And the result, after a year & a half’s agonizing wait? It was, frustratingly but unsurprisingly, an open verdict.  Nothing could be proved as apparently blood sugar levels deteriorate very quickly in the body after death & so whilst the possibility of her having had a hypoglycaemic attack could not be ruled out, there was insufficient evidence beyond doubt to prove it was the actual cause of death; although no alternative explanation could be offered as there was nothing else untoward with her health.  

Because she died on a Saturday it would appear no samples were taken from her body until the following Monday; by which time there could be no evidence of insulin imbalance for the aforementioned reason.  Nor were any of the vials of insulin she had been using checked for imperfection; although I gather she could have in fact been taking the wrong dose of insulin from the outset, having possibly been incorrectly advised by the medical profession. 

As her family we know that since switching from porcine-based insulin to the Genetically-Engineered insulin she experienced increasing difficulties with the control of her diabetes & the ability to detect the onset of a low sugar incident, to the point that her hypoglycaemic attacks became so frequent & extreme that she often became unconscious & suffered convulsions, particularly at night.  The fact that her partner found her at breakfast time after returning from a dawn sailing trip, dead on the bedroom floor, certainly suggests something was amiss & in our minds – especially with no other logical explanation for her death, there surely must be some connection.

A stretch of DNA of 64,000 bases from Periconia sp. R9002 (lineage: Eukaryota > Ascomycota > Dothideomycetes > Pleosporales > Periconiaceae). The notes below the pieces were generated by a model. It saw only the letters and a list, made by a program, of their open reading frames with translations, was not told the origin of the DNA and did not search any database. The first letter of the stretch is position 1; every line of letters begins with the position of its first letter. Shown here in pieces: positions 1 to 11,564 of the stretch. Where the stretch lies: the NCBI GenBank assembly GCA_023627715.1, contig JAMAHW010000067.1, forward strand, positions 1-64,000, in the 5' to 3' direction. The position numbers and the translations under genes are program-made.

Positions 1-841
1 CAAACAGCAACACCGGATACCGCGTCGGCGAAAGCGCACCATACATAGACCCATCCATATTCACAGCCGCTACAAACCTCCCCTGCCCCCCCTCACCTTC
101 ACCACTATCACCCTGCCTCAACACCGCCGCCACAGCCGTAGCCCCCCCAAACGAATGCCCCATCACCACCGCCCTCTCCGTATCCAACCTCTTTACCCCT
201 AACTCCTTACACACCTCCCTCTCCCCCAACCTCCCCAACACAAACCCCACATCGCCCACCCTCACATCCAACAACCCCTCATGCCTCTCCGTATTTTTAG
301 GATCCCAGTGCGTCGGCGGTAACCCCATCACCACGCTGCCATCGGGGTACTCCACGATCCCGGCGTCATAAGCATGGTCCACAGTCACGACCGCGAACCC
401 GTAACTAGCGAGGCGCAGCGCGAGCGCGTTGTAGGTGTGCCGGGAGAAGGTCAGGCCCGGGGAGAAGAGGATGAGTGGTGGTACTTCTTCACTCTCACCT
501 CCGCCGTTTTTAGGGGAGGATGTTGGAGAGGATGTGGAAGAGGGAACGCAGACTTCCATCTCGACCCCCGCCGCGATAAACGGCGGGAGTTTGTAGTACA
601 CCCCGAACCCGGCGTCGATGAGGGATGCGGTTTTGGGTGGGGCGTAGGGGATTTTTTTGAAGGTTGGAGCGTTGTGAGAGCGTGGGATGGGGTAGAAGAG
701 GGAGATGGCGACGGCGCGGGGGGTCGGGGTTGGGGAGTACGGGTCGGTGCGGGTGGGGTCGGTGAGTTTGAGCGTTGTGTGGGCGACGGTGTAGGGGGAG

There are several websites questioning the safety & veracity of synthetic insulin, one of which itemises 22 points of concern & advises immediate withdrawal from GE insulin & reinstatement to animal insulin should any be experienced.  Of those 22 points of concern, Melissa exhibited 18 but was never offered the opportunity to change back.  And a report commissioned by Diabetes UK regarding the adverse effects of human insulin was withdrawn from publication in the British Medical Journal in 1993 on the grounds it was ‘too alarmist’.  Surely, if this stuff really can potentially kill people, something should be done – at the very least, some more detailed research? 

Sadly however, the ‘Open Verdict’ was to be expected; humulin is manufactured by a very rich & powerful conglomerate – & money, these days, is power so any ‘dumbing down’ of adverse evidence was to be expected.  I wonder how these people manage to sleep at night?

One thing Tony has said he’s learned from this: on visiting your GP make sure s/he is clear about the reason for your visit – & that it is recorded, including any peripheral discussions about other conditions; & that you confirm everything has been recorded accurately in the Doctor’s notes.  If tragedy strikes it could be the difference between an open verdict & a definitive conclusion; & in these circumstances, all anybody wants, is an answer as to ‘Why?’.


About LittleFfarm Dairy

The LittleFfarm Dairy Team: Jo - Goat farmer & Gelatiere Artigianale, plus General Dogsbody; Tony - Airline Pilot & part-time Herd Manager, Product Taster, Accounts Secretary, Handyman etc!
This entry was posted in Diary, Family, January 2008, Life, News, Poultry. Bookmark the permalink.